Earlier and more accurate diagnoses of ASDs will help patients and their families manage the disorders with the best possible results. iTARGET Autism aims to guide an individualized approach to the detection, management and treatment that is more effective than the currently available methods.
The Autism Spectrum Disorders (ASDs) are defined by significant challenges with communication, social reciprocity, and structured behavior. ASDs are currently the most common childhood developmental disabilities, and they are becoming increasingly common at an alarming rate.
In North America, 1 in 68 individuals is currently diagnosed with ASDs, impacting more than 1 in 20 people indirectly, including parents, siblings, and grandparents. The lifetime cost for educational, healthcare, and social services averages $3.2 million per patient, and Canadian government is contributing hundreds of millions of dollars to intensive behavioral intervention programs. While beneficial, these programs are not enough to address the various causes and changing symptoms of patients on the spectrum as they mature from children to adults. The growing numbers of those diagnosed with ASDs are alarming and present serious social and economic implications globally.
Despite significant evidence that early intervention greatly improves behavioral outcomes, children with ASDs are often not diagnosed until they are three to four years old or older. Furthermore, an ASD diagnosis does not determine a person’s needs and capabilities, at present or during their lifetime; they may be high functioning with possible savant qualities, or low functioning and non-verbal with an intellectual disability.
It is clear that we need strategies to identify children with or at risk for ASDs much earlier, along with a framework to classify patients that will lead to more effective and personalized treatment.
A collaborative research initiative, iTARGET Autism consists of a core team of 21 researchers at the University of British Columbia and Western University, bringing together experts in clinical, genetic, neuroscience, and microbiome research.
For the first time, this initiative will create a highly beneficial partnership between clinicians and families in BC by working with the Pacific Autism Family Center (PAFC) and the Ministry of Child and Family Development (MCFD).
A family-centric approach that integrates community and research makes iTARGET Autism Canada’s first fully integrated initiative to uncover the underlying causes, life-course changes, and treatment outcomes of ASDs. This initiative aims to define the most effective therapies for children and understand why those therapies work.
Currently, most global research to identify the common genetic link to ASDs is limited by focusing on autistic behaviors. No matter how readily observed or reproducible, ASD behaviors represent the endpoints of complex biological systems that are constantly changing, creating a “moving” target.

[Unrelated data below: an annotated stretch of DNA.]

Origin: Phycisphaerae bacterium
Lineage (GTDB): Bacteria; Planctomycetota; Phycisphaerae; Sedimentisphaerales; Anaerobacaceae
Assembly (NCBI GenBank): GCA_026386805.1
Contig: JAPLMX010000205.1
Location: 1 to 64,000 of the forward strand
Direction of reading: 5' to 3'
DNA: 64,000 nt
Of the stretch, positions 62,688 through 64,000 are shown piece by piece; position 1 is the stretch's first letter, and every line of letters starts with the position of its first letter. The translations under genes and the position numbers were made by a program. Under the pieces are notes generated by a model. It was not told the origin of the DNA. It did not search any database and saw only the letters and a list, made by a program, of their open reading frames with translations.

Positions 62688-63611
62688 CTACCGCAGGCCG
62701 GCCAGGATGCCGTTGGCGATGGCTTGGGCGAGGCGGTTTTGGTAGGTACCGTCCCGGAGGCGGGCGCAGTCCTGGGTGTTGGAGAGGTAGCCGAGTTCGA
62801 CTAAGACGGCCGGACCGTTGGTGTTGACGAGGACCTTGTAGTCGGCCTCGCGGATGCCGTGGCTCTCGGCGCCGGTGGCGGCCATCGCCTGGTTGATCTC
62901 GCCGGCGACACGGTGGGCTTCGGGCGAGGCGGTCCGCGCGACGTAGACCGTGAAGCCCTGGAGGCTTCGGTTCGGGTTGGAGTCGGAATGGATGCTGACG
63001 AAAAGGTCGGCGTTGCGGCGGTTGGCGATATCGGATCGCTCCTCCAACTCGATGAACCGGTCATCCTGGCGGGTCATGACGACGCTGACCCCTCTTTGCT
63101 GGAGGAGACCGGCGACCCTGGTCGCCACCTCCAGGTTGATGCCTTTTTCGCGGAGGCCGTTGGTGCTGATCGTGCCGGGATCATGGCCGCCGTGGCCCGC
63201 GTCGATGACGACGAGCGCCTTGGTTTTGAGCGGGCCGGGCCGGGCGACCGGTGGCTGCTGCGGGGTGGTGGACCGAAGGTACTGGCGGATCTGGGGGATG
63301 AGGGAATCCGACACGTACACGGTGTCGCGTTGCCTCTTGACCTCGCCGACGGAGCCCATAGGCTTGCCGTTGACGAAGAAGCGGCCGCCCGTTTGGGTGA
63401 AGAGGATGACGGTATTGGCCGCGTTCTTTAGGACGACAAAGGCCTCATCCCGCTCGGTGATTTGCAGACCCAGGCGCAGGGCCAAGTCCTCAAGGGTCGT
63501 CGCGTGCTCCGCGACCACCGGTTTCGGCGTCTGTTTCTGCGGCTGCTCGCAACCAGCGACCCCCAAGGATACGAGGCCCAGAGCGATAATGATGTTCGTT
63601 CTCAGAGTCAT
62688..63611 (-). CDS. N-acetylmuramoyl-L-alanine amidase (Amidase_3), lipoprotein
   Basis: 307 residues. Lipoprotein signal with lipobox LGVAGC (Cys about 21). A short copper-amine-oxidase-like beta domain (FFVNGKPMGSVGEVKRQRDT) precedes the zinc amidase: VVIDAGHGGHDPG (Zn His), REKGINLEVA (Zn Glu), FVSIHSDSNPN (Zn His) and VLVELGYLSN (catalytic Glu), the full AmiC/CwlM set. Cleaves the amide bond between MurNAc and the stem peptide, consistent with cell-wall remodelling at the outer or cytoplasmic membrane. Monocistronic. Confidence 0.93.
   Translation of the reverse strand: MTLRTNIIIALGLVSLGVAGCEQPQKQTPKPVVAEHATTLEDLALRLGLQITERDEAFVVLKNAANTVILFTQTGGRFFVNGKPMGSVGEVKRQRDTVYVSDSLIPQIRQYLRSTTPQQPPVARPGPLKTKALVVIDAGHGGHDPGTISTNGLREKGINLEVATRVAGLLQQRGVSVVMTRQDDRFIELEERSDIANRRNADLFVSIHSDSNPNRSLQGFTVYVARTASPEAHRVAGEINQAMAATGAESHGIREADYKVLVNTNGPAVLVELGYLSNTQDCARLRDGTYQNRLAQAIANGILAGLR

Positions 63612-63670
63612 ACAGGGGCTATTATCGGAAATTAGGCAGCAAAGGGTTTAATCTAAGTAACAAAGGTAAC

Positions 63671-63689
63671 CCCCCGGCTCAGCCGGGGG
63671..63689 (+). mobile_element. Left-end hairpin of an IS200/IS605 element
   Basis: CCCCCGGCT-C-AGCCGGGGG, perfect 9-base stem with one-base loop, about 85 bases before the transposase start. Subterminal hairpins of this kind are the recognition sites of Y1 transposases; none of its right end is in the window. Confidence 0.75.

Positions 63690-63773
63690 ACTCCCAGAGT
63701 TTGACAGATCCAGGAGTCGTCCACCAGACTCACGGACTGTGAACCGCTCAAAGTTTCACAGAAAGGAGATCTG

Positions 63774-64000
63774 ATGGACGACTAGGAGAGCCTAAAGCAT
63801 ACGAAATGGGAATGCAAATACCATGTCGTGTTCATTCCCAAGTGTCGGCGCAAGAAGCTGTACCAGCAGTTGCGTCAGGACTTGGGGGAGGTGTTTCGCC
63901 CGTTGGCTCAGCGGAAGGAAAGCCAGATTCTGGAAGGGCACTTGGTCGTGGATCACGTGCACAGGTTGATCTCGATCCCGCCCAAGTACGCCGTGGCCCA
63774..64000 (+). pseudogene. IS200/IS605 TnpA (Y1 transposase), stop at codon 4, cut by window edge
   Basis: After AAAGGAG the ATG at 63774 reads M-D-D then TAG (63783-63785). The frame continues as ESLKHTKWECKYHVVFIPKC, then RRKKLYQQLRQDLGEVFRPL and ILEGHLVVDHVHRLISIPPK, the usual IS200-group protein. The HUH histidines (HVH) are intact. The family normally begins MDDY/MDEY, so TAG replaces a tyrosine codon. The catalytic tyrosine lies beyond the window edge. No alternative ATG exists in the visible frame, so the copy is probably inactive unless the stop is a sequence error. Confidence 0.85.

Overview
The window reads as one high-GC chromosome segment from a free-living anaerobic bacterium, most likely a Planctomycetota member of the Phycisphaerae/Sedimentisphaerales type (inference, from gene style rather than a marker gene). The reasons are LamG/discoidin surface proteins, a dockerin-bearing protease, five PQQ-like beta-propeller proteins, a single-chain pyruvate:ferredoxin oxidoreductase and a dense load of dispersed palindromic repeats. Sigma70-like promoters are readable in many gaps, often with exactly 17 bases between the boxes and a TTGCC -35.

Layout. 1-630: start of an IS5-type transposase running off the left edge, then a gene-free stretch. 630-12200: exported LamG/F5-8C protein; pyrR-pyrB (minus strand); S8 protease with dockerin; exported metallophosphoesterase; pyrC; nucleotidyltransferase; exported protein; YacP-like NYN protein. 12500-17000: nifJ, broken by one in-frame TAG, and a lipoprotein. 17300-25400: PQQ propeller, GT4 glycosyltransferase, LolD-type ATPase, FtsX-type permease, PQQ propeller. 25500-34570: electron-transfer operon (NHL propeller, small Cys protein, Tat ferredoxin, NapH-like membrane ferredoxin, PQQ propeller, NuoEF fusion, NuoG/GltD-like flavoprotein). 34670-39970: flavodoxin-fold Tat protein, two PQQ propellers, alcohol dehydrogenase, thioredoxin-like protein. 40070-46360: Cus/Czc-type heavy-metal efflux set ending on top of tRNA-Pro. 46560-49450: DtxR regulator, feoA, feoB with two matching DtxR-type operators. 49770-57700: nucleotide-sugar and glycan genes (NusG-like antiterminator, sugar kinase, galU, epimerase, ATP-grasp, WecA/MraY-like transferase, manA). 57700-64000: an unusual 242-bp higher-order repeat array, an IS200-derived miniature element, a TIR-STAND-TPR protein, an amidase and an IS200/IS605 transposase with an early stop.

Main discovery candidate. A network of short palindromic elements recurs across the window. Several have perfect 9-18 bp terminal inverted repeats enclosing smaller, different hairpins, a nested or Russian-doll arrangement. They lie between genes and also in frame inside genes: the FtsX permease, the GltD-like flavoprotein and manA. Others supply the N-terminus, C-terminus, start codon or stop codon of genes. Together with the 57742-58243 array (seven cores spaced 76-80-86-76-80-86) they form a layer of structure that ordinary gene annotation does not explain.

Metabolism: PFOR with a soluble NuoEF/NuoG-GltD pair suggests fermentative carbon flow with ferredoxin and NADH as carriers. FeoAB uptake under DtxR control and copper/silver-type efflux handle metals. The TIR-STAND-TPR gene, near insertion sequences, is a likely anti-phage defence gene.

As with all diseases, ASDs have molecular triggers that are altered by both the environment and the patient’s response to that environment. For example, more than 50% of individuals with ASDs also have gastrointestinal issues, and the diversity of microorganisms in the gut can significantly influence their behaviors. With current genomics technologies, it is possible to capture molecular profiles of patients through their genetic makeups, gut and organ microbes, metabolomic byproducts, and the physical outcomes caused by the interaction of these factors with the environment.
iTARGET Autism will become Canada’s first fully integrated initiative to uncover underlying causes, life-course changes and treatment outcomes of ASDs.
Unlike other research, iTARGET Autism explores the patterns and interactions between these whole-body features and aims to understand their impact on brain development and function, eventually identifying the key factors that cause ASDs. This information is essential for developing the most beneficial treatment pathway for each unique patient.
Most importantly, the data will be collected from the same patients over a period of many years and linked to a single dedicated database, ASDBase. This data will enable researchers to unlock a wide range of collected genetic information and compare it across populations and years.
By combining patients’ treatment and outcome data with their molecular data (such as genetic, metabolic, and microbiological information), researchers will be able to discern patterns within each bodily system that will determine specific subgroups of individuals with ASDs. Researchers will then compare unique genes from each subgroup with the behavioral changes observed during their treatment.
Through this interconnected data and analyses, an autism screening test and risk scoring tool (ASDx) will be created to enable earlier and more accurate diagnosis, identify the risk of certain symptoms, and guide the most effective treatment plan, as well as refine and develop new treatment methodologies.
Suzanne Lewis, MD (Chair of Project Operations Board)
Shernaz Bamji, PhD
Derrick MacFabe, MD
Bill Mohn, PhD
Change in clinical practice: Early diagnosis and classification of autism leading to appropriate therapy
Benefits: Earlier and more accurate diagnosis of autism, while developing the most effective management and treatment plans for each individual
Website: iTARGET Autism